Imagine you went to see a medical specialist because you felt there was something wrong with your health.
So you walk into the medical specialist's office and he has a big smile on his face.
"Glad to see you Graham" he tells you. "Let me tell you about the wonderful special we have this week on heart medication. You are going to love it."
How would you feel about this medical specialist if they did this to you?
You would feel shocked that he would try and recommend something before he even knew what was wrong with you. You would feel cheated and you would not take his advice seriously.
The mistake this medical specialist made is obvious.
They did not take the time to ask you questions and do a proper diagnosis.
If they had taken the time to do this you would be far more likely to take their recommendation seriously.
It's exactly the same in selling.
Our prospects want to feel that we understand their situation well and that we will recommend a product or service that is genuinely helpful.
The only way we can understand a prospects situation is by asking questions and listening carefully to the answers.
In all selling you have to find out two things from the prospect:
One: Where are they right now?
Two: Where do they want to be?
Once you know this, you can focus on the "Gap" between where your prospect is now and where they would like to be.
Until you have identified a gap and your prospect is willing to find a way to close that gap it is a waste of time presenting your solution.
Once you recognise this 'Gap' between where you are and where you want to be you can take steps to close it.
You can't leap into a sales presentation until you are certain that your prospect recognises the 'Gap' and is willing to find a way to close it.
The fastest way to get your prospects to see the 'Gap' is to ask good questions and then to listen.
Example: I had an embarrassing lesson in how well questions can work when I was making a sales presentation to a sales manager many years ago. The sales manager had a team of 30 salespeople and I was telling him about how good my sales training programme was and how well it worked.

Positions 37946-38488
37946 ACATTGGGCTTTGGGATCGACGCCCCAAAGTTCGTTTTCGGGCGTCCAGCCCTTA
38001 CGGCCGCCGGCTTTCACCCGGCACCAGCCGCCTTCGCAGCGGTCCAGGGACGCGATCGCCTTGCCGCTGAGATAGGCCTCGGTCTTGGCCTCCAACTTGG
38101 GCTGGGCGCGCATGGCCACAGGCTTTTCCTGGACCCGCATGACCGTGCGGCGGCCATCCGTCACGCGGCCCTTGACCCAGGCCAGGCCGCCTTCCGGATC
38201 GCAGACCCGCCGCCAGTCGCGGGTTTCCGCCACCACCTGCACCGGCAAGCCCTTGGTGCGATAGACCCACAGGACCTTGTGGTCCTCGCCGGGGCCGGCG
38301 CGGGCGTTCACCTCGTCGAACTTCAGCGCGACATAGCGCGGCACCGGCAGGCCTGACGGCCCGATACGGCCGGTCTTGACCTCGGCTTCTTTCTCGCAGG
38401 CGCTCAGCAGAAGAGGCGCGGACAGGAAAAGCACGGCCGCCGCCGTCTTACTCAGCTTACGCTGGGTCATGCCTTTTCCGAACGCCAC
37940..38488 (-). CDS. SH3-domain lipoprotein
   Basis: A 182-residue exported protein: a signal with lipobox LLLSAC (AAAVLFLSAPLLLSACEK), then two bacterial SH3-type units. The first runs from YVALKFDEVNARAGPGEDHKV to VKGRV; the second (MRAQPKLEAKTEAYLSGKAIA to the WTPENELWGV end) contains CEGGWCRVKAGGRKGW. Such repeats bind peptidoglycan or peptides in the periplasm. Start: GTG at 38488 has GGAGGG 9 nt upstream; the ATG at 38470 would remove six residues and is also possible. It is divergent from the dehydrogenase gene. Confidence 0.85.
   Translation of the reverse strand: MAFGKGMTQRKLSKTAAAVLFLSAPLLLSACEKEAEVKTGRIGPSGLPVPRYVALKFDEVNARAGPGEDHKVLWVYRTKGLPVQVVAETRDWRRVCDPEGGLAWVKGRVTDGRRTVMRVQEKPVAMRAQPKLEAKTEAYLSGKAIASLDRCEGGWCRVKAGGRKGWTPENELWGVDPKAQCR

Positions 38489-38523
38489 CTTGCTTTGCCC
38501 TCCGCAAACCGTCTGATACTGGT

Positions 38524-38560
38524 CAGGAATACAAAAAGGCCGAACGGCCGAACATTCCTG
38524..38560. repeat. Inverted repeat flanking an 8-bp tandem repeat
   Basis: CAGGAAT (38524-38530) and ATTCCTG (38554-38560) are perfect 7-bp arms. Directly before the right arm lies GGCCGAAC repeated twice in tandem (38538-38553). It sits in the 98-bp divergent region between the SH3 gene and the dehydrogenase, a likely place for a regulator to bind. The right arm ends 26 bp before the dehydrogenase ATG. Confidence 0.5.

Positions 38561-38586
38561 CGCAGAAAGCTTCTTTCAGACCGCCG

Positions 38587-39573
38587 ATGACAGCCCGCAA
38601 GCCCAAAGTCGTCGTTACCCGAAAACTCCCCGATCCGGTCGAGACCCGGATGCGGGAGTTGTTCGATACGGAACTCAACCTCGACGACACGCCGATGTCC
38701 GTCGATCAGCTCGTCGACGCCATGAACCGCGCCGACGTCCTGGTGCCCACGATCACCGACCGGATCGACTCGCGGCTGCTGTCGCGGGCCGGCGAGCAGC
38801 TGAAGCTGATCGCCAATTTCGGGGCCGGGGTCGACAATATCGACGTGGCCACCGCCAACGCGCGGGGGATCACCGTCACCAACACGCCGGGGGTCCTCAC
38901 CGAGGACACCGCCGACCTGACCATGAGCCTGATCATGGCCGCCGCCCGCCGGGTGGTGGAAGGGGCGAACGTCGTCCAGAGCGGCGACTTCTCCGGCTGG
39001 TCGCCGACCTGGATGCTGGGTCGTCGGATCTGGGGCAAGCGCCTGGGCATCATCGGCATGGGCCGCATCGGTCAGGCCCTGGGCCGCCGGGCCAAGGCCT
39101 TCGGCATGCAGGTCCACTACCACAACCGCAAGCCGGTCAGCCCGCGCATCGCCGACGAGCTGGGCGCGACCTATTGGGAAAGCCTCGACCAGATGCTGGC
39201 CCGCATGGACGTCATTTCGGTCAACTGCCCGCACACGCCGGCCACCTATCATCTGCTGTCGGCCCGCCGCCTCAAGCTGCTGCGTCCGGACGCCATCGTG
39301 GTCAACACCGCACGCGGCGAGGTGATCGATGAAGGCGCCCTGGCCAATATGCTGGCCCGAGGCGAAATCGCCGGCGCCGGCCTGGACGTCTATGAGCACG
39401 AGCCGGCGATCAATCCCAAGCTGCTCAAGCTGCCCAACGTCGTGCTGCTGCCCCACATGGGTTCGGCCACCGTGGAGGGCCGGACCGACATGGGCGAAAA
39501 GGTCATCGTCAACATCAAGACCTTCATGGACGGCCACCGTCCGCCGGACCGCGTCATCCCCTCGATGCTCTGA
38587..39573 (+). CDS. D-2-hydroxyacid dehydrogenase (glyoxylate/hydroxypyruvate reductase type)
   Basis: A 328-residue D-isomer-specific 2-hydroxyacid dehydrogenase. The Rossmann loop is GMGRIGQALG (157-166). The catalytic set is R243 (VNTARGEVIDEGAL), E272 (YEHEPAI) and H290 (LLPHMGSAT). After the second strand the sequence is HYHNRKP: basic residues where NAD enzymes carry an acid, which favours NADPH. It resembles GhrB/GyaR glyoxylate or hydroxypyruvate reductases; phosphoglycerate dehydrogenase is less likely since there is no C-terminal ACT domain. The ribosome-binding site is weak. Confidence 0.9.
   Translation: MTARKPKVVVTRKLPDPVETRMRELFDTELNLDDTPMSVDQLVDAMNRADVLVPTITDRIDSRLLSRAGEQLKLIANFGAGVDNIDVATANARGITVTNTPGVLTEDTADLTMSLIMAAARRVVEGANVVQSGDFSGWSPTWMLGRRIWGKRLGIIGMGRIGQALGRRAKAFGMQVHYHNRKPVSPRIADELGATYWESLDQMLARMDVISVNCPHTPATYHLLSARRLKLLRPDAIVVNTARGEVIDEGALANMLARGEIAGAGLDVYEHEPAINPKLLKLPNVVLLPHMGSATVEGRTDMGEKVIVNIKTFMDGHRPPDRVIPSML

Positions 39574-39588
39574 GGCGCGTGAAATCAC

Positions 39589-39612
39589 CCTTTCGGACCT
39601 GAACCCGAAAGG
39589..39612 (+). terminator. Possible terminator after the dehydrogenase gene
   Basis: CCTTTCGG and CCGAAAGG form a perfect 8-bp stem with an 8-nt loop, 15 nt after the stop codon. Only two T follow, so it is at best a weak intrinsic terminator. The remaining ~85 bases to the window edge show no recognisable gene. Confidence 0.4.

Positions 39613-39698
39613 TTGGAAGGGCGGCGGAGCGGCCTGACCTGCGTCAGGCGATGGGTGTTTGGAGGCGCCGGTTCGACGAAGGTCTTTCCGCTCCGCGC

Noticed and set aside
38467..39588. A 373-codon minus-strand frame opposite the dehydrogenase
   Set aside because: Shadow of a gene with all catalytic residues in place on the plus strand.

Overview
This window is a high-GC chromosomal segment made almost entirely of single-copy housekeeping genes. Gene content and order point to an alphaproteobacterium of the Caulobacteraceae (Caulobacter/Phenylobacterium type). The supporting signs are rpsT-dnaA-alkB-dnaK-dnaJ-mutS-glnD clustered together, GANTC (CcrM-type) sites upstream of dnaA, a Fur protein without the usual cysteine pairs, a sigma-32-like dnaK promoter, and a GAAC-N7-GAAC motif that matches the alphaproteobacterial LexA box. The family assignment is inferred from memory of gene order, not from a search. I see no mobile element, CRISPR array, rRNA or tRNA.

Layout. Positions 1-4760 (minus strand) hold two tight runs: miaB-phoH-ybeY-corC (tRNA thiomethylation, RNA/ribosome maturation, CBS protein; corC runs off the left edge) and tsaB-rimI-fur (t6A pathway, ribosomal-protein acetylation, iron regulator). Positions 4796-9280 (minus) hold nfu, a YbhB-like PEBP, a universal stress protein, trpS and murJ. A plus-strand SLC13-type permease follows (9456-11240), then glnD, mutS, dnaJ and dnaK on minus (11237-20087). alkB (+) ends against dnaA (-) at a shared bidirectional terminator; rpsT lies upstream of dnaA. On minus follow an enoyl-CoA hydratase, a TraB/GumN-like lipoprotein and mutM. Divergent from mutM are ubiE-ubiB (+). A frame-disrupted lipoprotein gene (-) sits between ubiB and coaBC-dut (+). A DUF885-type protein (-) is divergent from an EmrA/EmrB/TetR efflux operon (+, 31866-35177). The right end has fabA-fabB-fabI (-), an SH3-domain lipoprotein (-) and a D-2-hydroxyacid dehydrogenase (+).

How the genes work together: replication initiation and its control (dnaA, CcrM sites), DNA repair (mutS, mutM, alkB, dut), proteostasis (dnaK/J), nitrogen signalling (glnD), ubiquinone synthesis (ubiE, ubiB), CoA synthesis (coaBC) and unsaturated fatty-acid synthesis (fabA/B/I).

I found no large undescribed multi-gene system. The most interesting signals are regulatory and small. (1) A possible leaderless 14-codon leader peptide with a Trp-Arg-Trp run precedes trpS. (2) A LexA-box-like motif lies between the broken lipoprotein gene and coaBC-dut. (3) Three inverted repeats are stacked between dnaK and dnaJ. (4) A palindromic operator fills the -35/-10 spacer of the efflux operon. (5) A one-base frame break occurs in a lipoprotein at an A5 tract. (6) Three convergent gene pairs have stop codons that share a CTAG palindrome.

Unfortunately I was in love with my own voice at the time and had not taken the time to ask very many questions. I was talking, talking, talking and my sales presentation was going nowhere fast.
I had a new salesperson with me at the time and I was supposed to be teaching him what to do. This new salesperson was a lot smarter than me. He could see I was making no headway so he waited till I paused for breath. Then he asked a simple question to the sales manager.
"Barry, if you were somehow able to improve the sales results of your sales team by at least 10 per cent over the next six months; what would that mean to you?"
The sales manager immediately pulled out a calculator and began to work out some figures.
"That would be worth at least $75,000 to me" he said.
And for the first time he started to look interested in what we had to sell.
In another ten minutes we had a signed order for a large sales training programme for his team.
All from the power of one good question that helped the sales manager see the gap between where he was now and where he wanted to be.
Ask more questions when talking to potential clients this month.
Notice what happens when you do this.
'My greatest strength as a consultant is to be ignorant and ask a few questions.' - Peter Drucker
What are some of the 'Gaps' that your product or service will solve for a client?
Graham McGregor is a marketing consultant and the creator of the 396 page 'Unfair Business Advantage Report.' www.theunfairbusinessadvantage.com (This is free and has now been read by business owners from 27 countries.) You can email him at the link above.